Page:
The King is back. Burger King has just released a new commercial that features the plastic-headed royal after a five-year hiatus.
In the early 2000s, Burger King hired Miami-based ad agency Crispin Porter + Bogusky in an attempt to attract a hipper, younger, predominantly male audience. As a result, we were introduced to the strange, slightly sinister version of the Burger King with a perma-grin that rivaled the Joker's.
Commercials depicted the King in seriously disturbing ways. In some of them, the King has pole-danced, invaded a woman's apartment à la King Kong, and woken up in bed with a guy. Crispin Porter + Bogusky also thought it was a good idea to pair the King with sexy booty-shaking girls in BK commercials for kids' meals.
In a 2009 article, the Atlantic called the mascot an "overgrown mannequin charming his way out of restraining orders" and noted that "between 2003 — the year before Burger King hired Crispin as agency of record — and 2008, Burger King's share of the burger-chain market fell to 14.2% from 15.6%, according to Technomic, while McDonald's share rose to 46.8% from 43.6%. McDonald's has posted average annual sales growth of 6.3% compared with BK's 2.9% gain during that period." Ouch.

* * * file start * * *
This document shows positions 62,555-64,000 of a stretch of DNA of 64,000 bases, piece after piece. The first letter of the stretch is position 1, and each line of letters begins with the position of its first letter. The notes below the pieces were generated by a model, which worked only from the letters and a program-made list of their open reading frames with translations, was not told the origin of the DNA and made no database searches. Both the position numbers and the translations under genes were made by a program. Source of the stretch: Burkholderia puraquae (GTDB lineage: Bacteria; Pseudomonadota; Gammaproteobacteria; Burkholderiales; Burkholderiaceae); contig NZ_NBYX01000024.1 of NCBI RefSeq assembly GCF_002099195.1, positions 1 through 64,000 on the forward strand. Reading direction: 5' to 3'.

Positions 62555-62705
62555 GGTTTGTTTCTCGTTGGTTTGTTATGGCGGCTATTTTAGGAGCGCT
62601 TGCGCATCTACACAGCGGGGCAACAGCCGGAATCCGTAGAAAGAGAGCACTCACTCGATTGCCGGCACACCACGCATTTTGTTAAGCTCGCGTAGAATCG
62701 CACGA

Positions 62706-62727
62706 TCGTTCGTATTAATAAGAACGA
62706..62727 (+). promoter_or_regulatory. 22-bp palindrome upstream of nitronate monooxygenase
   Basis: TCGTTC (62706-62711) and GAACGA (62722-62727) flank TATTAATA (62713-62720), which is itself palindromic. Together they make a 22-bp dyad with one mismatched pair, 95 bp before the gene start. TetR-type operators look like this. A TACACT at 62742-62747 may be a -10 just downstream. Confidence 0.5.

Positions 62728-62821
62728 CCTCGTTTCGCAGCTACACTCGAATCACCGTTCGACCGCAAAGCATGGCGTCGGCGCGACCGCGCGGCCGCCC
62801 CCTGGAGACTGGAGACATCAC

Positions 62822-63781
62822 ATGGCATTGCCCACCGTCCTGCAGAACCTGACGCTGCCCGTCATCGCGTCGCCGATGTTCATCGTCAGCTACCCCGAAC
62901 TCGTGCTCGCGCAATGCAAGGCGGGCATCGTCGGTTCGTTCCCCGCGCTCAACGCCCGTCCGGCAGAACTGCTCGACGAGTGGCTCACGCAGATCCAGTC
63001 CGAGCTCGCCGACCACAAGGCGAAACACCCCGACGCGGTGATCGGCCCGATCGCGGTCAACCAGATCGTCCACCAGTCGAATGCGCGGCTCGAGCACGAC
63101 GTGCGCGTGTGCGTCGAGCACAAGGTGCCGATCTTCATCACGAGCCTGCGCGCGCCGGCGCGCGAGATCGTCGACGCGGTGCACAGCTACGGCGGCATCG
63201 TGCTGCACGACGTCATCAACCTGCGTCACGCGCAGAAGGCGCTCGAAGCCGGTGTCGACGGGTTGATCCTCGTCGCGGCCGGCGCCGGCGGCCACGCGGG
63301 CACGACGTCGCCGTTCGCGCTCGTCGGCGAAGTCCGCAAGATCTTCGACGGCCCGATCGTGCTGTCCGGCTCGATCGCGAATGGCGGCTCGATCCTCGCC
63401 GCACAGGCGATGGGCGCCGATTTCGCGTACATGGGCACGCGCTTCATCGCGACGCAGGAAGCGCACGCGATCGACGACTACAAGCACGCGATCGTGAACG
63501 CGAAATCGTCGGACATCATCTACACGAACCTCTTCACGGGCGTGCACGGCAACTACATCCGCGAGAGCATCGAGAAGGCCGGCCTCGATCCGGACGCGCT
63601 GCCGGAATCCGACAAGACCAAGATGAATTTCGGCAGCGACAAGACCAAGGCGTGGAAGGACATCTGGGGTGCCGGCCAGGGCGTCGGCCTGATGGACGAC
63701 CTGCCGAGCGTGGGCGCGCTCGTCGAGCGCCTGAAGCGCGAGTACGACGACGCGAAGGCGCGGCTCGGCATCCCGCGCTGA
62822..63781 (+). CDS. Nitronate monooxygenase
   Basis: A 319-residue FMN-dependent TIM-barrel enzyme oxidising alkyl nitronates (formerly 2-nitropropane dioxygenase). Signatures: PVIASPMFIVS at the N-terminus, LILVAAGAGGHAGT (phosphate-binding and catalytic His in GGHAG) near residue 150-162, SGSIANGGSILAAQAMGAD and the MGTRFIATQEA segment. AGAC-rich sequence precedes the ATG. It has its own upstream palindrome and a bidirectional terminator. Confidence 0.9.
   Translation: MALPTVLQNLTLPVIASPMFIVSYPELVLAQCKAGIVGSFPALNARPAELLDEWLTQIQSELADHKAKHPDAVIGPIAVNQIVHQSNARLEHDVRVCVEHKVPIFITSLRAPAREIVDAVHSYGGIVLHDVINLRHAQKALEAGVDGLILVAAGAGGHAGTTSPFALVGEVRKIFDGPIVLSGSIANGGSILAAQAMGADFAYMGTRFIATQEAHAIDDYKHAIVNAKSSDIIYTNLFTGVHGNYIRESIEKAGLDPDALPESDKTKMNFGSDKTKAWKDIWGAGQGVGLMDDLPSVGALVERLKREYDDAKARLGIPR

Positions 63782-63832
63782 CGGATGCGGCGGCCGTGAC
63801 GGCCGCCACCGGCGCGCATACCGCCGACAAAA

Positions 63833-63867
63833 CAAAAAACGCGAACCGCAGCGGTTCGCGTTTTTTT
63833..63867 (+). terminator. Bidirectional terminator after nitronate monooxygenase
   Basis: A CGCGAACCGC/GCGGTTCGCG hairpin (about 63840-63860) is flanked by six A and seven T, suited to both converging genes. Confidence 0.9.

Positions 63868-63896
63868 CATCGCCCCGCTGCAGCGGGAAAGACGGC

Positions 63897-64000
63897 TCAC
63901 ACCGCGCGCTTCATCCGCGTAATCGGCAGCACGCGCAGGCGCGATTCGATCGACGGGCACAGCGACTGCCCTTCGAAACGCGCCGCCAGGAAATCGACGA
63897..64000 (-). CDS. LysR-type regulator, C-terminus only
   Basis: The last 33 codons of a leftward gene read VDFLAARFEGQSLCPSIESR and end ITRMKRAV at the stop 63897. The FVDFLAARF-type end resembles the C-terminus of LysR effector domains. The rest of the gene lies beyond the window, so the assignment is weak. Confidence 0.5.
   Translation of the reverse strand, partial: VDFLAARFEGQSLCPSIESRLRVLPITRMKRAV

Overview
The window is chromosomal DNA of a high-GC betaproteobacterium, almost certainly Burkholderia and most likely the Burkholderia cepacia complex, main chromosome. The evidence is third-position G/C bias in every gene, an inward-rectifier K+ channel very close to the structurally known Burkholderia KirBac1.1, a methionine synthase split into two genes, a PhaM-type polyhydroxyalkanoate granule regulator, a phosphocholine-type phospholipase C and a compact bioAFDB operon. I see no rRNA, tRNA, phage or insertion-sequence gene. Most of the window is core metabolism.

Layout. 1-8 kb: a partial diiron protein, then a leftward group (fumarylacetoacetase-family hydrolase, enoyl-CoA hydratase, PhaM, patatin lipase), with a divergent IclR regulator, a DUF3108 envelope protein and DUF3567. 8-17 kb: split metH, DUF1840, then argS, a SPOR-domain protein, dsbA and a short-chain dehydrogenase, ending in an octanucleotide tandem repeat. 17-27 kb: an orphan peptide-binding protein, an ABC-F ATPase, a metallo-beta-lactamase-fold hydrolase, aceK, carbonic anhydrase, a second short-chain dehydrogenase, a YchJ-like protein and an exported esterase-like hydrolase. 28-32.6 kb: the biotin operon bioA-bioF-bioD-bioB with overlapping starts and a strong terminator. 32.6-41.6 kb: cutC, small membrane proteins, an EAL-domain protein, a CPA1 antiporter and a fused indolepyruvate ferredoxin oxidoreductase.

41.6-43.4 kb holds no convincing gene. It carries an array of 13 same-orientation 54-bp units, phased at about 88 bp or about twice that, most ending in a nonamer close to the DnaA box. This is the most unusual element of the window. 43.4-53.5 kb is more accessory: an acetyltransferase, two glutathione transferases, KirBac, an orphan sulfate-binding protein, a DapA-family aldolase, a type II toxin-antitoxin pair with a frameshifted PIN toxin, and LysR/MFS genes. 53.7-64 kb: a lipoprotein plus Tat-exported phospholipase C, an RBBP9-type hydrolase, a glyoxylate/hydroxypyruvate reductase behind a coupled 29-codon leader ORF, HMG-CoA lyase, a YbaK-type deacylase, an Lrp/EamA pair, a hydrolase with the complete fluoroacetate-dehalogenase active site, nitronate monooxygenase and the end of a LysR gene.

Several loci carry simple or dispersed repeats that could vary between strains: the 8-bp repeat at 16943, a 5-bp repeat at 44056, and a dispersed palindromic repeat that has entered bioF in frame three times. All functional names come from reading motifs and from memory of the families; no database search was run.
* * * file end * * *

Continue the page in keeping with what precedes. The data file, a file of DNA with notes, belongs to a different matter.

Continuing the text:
In 2011, Burger King parted ways with the Coconut Grove ad firm and dethroned the King. According to a Forbes article, BK senior VP of marketing Alex Maccedo's reason for the change was simple. ”People want a reason to go back to Burger King… There are no plans to bring the King back anytime soon.”
So it's a bit of a shock that Burger King has opened the dungeon doors and allowed the King to re-emerge. In this new commercial for $1.49 chicken nuggets, the King doesn't stalk anyone. Instead, it's a straightforward and short ad for the nuggets. Even without pole dancing or sticking his head through your open window, the King still manages to creep the hell out of us, once again, with just that giant shiny face.
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According to a Burger King spokesperson, the new campaign is the work of ad agency Pitch Inc. Burger King chief marketing officer Eric Hirschhorn explained the return of the mascot: “The King has been breaking status quo for decades and has earned his space in pop culture. He conveys the confident and bold spirit of the Burger King brand, which you can see comes to life in everything we do.” And although Burger King has chosen to remain mum on whether this is the beginning of a new reign for the King, it's a sure bet we'll be seeing more of this royal creep.